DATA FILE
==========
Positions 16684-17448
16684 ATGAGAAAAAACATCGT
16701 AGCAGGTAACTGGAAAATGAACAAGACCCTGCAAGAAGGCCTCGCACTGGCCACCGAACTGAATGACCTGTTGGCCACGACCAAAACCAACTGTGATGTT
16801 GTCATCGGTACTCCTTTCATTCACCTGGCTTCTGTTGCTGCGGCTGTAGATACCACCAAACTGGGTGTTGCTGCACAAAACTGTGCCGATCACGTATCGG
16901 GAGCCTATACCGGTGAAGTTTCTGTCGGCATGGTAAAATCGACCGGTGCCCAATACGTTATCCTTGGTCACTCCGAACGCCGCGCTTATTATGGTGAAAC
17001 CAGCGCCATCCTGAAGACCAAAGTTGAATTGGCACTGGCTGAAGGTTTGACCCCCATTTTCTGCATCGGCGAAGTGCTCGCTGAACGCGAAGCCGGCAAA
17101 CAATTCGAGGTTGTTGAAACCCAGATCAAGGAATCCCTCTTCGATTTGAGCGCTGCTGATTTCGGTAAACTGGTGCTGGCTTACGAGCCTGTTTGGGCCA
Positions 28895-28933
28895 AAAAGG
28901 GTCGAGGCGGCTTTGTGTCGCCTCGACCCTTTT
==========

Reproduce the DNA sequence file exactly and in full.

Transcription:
Positions 16684-17448
16684 ATGAGAAAAAACATCGT
16701 AGCAGGTAACTGGAAAATGAACAAGACCCTGCAAGAAGGCCTCGCACTGGCCACCGAACTGAATGACCTGTTGGCCACGACCAAAACCAACTGTGATGTT
16801 GTCATCGGTACTCCTTTCATTCACCTGGCTTCTGTTGCTGCGGCTGTAGATACCACCAAACTGGGTGTTGCTGCACAAAACTGTGCCGATCACGTATCGG
16901 GAGCCTATACCGGTGAAGTTTCTGTCGGCATGGTAAAATCGACCGGTGCCCAATACGTTATCCTTGGTCACTCCGAACGCCGCGCTTATTATGGTGAAAC
17001 CAGCGCCATCCTGAAGACCAAAGTTGAATTGGCACTGGCTGAAGGTTTGACCCCCATTTTCTGCATCGGCGAAGTGCTCGCTGAACGCGAAGCCGGCAAA
17101 CAATTCGAGGTTGTTGAAACCCAGATCAAGGAATCCCTCTTCGATTTGAGCGCTGCTGATTTCGGTAAACTGGTGCTGGCTTACGAGCCTGTTTGGGCCA
Positions 28895-28933
28895 AAAAGG
28901 GTCGAGGCGGCTTTGTGTCGCCTCGACCCTTTT